It’s a bit like that moment on the bridge of the Titanic when the watch spots the iceberg.
All about dollars and cents?
Academics naturally distrust the hype around MOOCs and there is a feeling in this report and elsewhere that MOOCs have really become a proxy for talking about online learning in general. And although many academics see opportunities in online learning, and are very excited about it, they also have worries. They see the potential in online learning for an assault on pedagogy as they understand it – that is, a practice mediated and controlled by teachers. That’s not necessarily such a cause of consternation for all of them, but it leads onto a second, less theoretical worry: once you unseat the pedagogue, you leave things open for the steering wheel to be grabbed with both hands by the commercial imperative.
This worry is stated explicitly in one of the report’s source articles by Aaron Bady, whose tone it would not be unfair to describe as apocalyptic: ‘In an era of budget cuts, sky-rocketing tuition, and unemployed college graduates burdened by student debt … the MOOC phenomenon is all about dollars and cents, about doing more of the same with less funding’.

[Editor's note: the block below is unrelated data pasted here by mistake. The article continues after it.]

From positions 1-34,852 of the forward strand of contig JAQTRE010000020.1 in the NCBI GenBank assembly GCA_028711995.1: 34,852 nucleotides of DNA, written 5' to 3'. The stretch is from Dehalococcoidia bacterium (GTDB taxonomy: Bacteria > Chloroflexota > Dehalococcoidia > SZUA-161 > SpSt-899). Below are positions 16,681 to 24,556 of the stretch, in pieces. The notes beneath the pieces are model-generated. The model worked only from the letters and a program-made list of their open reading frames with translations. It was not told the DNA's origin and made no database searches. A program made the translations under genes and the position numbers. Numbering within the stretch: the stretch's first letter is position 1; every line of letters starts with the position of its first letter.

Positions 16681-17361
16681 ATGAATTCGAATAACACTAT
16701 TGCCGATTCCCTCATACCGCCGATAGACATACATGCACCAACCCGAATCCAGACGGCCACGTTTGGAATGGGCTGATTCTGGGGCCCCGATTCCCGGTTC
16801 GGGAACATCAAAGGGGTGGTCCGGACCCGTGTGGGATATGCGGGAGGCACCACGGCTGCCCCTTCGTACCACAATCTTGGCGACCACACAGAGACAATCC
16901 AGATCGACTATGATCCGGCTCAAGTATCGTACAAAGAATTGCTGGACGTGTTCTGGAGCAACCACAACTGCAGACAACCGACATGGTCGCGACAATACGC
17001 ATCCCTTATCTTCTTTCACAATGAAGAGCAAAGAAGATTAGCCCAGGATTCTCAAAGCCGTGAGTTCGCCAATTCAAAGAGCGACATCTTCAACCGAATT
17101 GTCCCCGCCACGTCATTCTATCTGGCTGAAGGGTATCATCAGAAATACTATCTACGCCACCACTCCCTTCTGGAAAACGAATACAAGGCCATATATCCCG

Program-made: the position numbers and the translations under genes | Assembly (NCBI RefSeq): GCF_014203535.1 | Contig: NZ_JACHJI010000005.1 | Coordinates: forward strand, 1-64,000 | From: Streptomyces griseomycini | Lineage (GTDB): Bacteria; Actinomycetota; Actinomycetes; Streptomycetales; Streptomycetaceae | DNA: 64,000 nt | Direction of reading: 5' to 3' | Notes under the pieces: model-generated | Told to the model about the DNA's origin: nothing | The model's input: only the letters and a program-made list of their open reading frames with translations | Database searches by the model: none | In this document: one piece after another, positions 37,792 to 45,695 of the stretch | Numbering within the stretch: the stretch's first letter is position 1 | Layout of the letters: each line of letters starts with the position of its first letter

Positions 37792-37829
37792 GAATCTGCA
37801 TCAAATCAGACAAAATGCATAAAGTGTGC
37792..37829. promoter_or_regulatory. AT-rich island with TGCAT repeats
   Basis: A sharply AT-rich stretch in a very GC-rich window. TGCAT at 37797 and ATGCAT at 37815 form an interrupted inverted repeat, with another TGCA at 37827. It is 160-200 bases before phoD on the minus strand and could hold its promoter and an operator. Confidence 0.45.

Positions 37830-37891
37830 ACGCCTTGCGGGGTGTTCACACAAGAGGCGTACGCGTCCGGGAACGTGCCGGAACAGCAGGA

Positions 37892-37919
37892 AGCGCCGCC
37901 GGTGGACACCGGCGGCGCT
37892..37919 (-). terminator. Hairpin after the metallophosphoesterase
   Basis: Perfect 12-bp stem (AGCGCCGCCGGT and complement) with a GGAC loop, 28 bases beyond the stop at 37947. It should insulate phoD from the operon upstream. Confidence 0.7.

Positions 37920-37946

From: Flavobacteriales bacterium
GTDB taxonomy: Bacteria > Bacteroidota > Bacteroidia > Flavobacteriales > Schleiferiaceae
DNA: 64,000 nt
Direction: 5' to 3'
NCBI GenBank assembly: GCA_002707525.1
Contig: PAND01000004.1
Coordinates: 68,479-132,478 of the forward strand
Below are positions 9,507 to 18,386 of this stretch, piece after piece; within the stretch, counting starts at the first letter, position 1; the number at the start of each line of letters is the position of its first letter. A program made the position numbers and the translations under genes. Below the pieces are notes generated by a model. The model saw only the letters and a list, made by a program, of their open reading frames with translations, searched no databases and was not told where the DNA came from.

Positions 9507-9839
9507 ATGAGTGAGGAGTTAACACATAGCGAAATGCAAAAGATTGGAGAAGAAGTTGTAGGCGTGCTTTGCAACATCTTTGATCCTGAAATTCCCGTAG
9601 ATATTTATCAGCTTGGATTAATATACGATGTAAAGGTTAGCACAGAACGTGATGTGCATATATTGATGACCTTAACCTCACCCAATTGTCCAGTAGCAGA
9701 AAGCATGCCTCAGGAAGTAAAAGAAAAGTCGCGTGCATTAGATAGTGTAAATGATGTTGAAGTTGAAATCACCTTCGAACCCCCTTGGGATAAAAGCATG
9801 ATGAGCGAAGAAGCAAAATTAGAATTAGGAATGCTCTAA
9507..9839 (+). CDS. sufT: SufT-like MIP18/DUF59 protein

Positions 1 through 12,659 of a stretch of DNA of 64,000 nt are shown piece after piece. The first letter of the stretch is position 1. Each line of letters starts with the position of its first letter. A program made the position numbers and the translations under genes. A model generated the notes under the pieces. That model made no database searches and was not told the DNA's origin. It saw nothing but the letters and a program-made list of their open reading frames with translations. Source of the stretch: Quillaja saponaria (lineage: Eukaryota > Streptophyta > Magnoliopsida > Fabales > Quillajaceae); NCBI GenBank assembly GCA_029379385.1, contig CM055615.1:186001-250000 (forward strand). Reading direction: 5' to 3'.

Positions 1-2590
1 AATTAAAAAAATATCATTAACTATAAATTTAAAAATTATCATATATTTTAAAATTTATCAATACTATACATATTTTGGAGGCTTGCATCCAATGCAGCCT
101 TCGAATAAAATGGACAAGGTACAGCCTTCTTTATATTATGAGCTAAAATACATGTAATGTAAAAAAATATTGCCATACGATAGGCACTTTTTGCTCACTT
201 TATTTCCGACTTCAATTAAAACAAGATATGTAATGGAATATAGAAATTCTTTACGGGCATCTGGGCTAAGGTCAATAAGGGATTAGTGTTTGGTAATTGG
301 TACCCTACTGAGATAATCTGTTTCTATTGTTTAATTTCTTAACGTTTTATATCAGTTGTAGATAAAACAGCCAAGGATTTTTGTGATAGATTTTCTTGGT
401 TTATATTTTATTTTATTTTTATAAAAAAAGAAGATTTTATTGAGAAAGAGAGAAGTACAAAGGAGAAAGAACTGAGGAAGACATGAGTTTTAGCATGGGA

The for-profit sector in the UK is much smaller than in the US, but no-one in a UK HE institution currently – especially those outside the charmed circle of elite institutions – would claim that commercial imperatives don’t play a role in these cash-strapped times, so UK academics don’t worry any less than US ones.
To put it bluntly, educators are suspicious, when they look at MOOCs, that they are about to be disrupted out of a job.